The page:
But again and again the net, the ‘safe haven’ of habit and custom, summons the dancers and catches them again – individually, in pairs, all together. The dancers, in turn, respond on account of the newly acquired experience with daring, reckless swinging – that might end in flips and dangerous falls – they conquer their old terrain and reclaim it with unexpectedly intense energy: They swing along the railing, climb up it at lightning speed – effortlessly, weightlessly – they balance freely on the net-straps – life as a balancing act per se. Fearlessly they leap from great heights and in standing positions from the trapeze – like skydivers without a parachute, absolute control in the free fall. The passion and curiosity for life dominate and consequences are accepted: That’s life! Brilliant climbing – brilliant failing! So what?!
But sometimes it’s also a case of not getting anywhere, despite the greatest efforts and frantic running steps in the air, every step ultimately comes to nothing – like a hamster in a wheel, moving forward beyond the cage is impossible. Here the net turns into a prison – meshes that do not release into freedom and clutch invisibly.
Repeatedly the four individuals come together in sculptural formations – as a living breathing organism, as a gracefully hovering and at the same time fragile perpetuum mobile, which as an unmoving mover stands for ceaseless change: The dancers hold each other – casually, without making a big stir about it – support each other, save each other from falling and colliding; individuals forming a community. Detached from time and space, they seem to be floating in eternity – in an antiquarium without walls, without a floor, an airless space. But then they challenge each other equally and impose limits on each other: For example, when a dancer standing underneath the framework intends to escape it, supposedly running free, and each time is in danger of crashing against the metal post of the podium which is rapidly being spun by her partners – this signals that there is no escape. An image that seems to say: This is your limit! This far and no further! Brutal scenes like these alternate with gently touching ones, when a dancer (Quindell Orton) under the trapeze tries to escape vertically and tentatively stretches her fingers through the coarsely meshed holes of the net – as if to grasp for outside, a physical sigh for freedom… an image that allows countless associations.
It is not until the scaffolding is rolled to the back wall of the stage with concentrated collective force and ‘finally’ space is created, that room for diversity and breathing freely becomes fully possible. But even this state is not final, soon the scaffolding is retrieved again and as if on a silent command the four dancers climb back onto ‘their’ frame within seconds, retreat to ‘their’ castle – but hang there like insects caught in a net, like castaways clutching the beam of a sinking boat. Hanging there for a long time, until they begin to pant, curse and scream – “I quit”, Sahra Huby says, she can’t take it anymore – gravity is pulling on her too relentlessly, and her partner hanging upside down is about to hit the stage floor hard, headfirst. Increasing uncertainty is palpable in the audience: Is this the end of the performance, should the dancers be saved with applause? But it is not the end, in a vivacious finale one of the dancers is left alone in the net and tries to escape by climbing but seems to become more and more entangled while her fellow dancers twirl her inexorably and at a dizzying pace in the scaffolding – an impression so compelling that it physically spreads into the audience. Suddenly the threatening whirlpool comes to a halt – the dancer is able to free herself at the last second and regain (self-)control. She has ground under her feet again – a momentary order has been restored within the collective. Meter-long plastic straps are attached to the net. On both sides, the dancers take them from the stage into the auditorium and form a net right above the audience. The audience itself becomes part of the collective, part of the established community. Into the darkness that starts to spread once again, the stage scaffolding is rolled gently yet inexorably towards the audience and the performance ends – as usual – in motion, as a visionary image headed for the future? A visionary image looking forward. An ending in transformation – all of us transforming, incessantly, without any interruption. There’s no existence without change!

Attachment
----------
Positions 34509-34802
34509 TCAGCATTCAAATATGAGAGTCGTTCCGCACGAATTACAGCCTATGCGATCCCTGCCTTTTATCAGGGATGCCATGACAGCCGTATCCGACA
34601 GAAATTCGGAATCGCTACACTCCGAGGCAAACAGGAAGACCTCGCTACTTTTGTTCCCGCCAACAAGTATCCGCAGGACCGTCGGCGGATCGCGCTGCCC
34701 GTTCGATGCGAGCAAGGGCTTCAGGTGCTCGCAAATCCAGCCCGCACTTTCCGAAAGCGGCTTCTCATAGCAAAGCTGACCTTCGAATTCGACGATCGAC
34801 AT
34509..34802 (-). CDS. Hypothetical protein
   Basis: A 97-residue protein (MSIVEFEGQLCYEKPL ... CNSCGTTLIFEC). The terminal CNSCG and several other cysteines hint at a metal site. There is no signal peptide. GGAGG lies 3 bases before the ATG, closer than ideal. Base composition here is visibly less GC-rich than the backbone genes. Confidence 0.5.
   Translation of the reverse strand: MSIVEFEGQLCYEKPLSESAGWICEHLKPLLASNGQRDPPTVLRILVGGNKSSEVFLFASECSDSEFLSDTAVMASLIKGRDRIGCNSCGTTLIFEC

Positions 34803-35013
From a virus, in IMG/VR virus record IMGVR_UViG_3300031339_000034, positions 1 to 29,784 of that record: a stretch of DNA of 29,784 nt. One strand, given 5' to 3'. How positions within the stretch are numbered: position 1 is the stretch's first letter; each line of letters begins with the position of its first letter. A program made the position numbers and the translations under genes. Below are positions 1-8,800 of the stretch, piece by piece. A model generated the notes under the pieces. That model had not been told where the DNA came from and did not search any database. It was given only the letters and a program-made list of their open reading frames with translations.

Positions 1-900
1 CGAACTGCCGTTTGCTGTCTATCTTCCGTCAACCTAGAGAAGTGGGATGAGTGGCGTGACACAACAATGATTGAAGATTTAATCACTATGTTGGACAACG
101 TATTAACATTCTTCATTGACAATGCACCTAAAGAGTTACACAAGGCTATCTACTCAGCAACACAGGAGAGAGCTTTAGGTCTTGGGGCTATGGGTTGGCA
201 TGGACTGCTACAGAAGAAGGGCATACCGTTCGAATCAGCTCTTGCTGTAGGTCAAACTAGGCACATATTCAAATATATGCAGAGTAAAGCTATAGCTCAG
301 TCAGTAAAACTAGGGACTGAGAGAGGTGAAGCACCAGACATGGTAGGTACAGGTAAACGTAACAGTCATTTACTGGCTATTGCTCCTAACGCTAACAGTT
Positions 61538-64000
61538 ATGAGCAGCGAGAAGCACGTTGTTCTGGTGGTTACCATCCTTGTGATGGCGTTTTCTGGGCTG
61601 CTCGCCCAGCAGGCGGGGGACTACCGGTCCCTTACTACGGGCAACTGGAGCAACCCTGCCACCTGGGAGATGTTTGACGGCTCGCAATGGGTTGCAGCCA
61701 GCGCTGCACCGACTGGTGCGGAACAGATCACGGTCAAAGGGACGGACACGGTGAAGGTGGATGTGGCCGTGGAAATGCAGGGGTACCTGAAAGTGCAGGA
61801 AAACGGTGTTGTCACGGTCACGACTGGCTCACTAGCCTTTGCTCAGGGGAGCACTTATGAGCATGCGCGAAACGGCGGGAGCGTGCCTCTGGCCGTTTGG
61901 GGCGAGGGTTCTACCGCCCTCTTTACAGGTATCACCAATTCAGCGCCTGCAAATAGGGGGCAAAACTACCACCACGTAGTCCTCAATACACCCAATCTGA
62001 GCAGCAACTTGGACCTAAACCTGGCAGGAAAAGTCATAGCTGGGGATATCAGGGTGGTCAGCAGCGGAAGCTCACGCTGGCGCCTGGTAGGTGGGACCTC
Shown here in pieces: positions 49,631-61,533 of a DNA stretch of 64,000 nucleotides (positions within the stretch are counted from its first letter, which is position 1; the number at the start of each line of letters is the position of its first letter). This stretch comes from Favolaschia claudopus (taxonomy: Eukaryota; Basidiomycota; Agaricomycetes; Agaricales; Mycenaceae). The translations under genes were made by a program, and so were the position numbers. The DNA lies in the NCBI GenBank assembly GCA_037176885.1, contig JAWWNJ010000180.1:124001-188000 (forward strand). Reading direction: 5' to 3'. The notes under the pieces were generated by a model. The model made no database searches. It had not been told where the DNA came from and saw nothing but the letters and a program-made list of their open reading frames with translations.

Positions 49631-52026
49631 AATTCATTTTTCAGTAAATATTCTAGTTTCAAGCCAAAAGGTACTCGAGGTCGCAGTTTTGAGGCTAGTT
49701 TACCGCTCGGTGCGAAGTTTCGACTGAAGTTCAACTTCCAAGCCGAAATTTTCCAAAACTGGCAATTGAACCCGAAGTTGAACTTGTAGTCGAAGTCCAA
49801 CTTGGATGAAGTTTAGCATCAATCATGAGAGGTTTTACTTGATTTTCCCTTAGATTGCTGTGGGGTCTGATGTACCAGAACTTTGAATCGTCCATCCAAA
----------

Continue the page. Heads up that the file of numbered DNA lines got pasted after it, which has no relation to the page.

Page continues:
“I do not feel alone in my hope. I share the same hopes and fears as many other people”, a voice offstage says once during the performance of “hope/less”, and the core of this statement becomes especially palpable at the end, in this time, in this moment… If a sorrow shared is a sorrow halved, isn’t the opposite true as well, a hope shared is a hope doubled? Hope can be a motor, a barrier, it can be individual and communal, it can move and stop – but hope as a perceived opportunity for change and as a motor of transformation can most notably do one thing: Make things happen! Alone, but even better collectively. Together is more.